Student loan giant Navient Corp. is cancelling $1.7 billion in private student loan debt after reaching a settlement with 40 state attorneys general following allegations that the company engaged in deceptive lending practices. The settlement will cancel the debt, and in some cases, pay restitution for some 66,000 borrowers. The costs will be covered by the company’s shareholders.

Allegations brought against the company include charges that it steered borrowers deliberately toward forbearance loan plans that allowed students to stop making payments, even as interest keeps accruing, rather than income-based monthly payment plans. Despite the agreement, Navient continues to deny any wrongdoing.

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5. Netflix

With over 200 million paying subscribers globally, Netflix is the world’s most popular streaming platform. However, in September 2021, the company alienated some of its customers and upset many of its own employees for its decision to air a stand-up special by funnyman Dave Chappelle. A handful of jokes in the special were widely viewed as transphobic and led Netflix employees to stage a walkout. Netflix spent a reported $24.1 million for the comedy special.

Initially, company CEO Ted Sarandos defended the company’s decision, but he later walked those statements back claiming he “screwed up.” Netflix has not removed the Chappelle set from its platform.


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4. Robinhood Markets, Inc.

Stock trading platform Robinhood drew the ire of amateur investors and scrutiny from lawmakers and regulators for actions it took in the midst of a multi-day meme stock frenzy in early 2021. In January of last year, the share price of video game retailer GameStop Corp. spiked by over 700% in a matter of days. The surge in trading, fueled by organized groups of retail investors on Reddit, an online discussion forum, aimed at Wall Street professionals resulted in significant volatility in the stock and led Robinhood to restrict trading on GameStop and several other so-called meme stocks.

Robinhood, which offers users a free trading platform and boasts commission-free transactions, has been drawing in new investors, particularly in younger generations. However, many of those same users were impacted by the trading restrictions, and tens of thousands of them took to the Google Play Store and Apple’s App Store to give the company a one-star review. One user who was barred from trading while his investments were in freefall committed suiсide after the app showed he racked up over $700,000 in losses.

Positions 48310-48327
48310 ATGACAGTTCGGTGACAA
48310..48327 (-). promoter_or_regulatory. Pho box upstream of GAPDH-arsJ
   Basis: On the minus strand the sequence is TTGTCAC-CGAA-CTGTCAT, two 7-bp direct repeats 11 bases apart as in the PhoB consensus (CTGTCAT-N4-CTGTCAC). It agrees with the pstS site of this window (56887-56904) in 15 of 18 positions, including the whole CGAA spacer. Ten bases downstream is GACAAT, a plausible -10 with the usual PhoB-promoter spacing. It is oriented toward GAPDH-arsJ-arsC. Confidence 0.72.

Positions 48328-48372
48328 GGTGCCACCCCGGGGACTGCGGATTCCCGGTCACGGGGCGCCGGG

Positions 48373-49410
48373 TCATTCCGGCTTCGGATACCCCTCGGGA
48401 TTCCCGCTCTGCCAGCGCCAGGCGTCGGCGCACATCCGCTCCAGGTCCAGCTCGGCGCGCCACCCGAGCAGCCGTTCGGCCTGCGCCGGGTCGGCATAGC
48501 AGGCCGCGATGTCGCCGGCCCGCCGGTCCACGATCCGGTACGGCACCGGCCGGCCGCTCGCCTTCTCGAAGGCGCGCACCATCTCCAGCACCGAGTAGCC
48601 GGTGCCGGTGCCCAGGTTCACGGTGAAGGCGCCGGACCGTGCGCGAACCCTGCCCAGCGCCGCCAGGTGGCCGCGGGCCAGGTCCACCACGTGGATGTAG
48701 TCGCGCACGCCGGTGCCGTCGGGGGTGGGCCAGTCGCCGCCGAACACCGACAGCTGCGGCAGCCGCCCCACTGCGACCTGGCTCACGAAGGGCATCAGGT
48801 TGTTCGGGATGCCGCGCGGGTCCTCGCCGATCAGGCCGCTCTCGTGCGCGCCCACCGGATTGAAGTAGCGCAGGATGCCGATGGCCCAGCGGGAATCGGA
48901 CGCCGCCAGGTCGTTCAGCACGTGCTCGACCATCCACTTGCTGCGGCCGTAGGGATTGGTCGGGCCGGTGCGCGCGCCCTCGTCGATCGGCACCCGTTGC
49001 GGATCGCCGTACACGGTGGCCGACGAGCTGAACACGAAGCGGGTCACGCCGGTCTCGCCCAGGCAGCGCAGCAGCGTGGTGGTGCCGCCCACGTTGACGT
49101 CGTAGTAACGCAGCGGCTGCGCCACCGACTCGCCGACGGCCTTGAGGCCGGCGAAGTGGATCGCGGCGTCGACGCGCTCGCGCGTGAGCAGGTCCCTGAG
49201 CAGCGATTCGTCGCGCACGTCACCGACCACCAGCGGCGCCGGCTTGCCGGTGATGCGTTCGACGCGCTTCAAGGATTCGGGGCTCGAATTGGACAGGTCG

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3. Theranos

Nearly four years have passed since blood testing startup Theranos settled fraud charges with the Securities and Exchange Commission and CEO Elizabeth Holmes was indicted. Despite the time that has passed, the company has not likely faded from the memory of the investors who were defrauded out of hundreds of millions of dollars, or the patients who were misled about the product’s ability to accurately analyze blood samples.

Theranos has been back in the headlines in recent months following the trial of Holmes, an entrepreneur who once drew comparisons to Silicon Valley visionaries like Steve Jobs. The case, which spanned several months, ended with Holmes being found guilty on four of 11 federal charges after 50 hours of jury deliberation. Holmes faces a maximum of 80 years in prison. Her sentencing is set for September.

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2. The Trump Organization

The Trump Organization is a real estate development company that is hated by many simply because it was established and run by the 45th president of the United States, Donald J. Trump. A controversial leader, Trump’s approval ratings remained at historic lows throughout his single term in office, a period in which he became the only U.S. president in history to be impeached twice.

Though Trump turned the business over to his children when he took office in January 2017, questions surrounding potential conflicts of private and public interest have swirled ever since. Most recently, The Trump Organization has been scrutinized for claiming over £3 million — about $4.1 million in U.S. dollars — in U.K. government furlough money for losses sustained at company-owned golf courses in Scotland. The organization is currently the subject of a fraud investigation at the direction of the New York State attorney general’s office.


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1. Twitter

Few companies have received the level of scrutiny and criticism from both lawmakers and the general public as social media giant Twitter. Widely criticized for being a platform for hateful speech, violent rhetoric, and misinformation, Twitter has struggled to strike a balance between addressing these problems while allowing as much free speech as possible to become the free and safe space to talk it markets itself as.

In addition to criticism for being what many see as a toxic communication platform, many conservatives in the United States take issue with the company’s deplatforming far-right groups and individuals, which some argue is arbitrary and a violation of free speech rights — even though Twitter is a private company. Former President Donald Trump is among those who have been permanently banned from the platform. Twitter banned Trump in the wake of the Jan. 6 storming of the Capitol, saying that his posts were “in violation of the Glorification of Violence Policy.”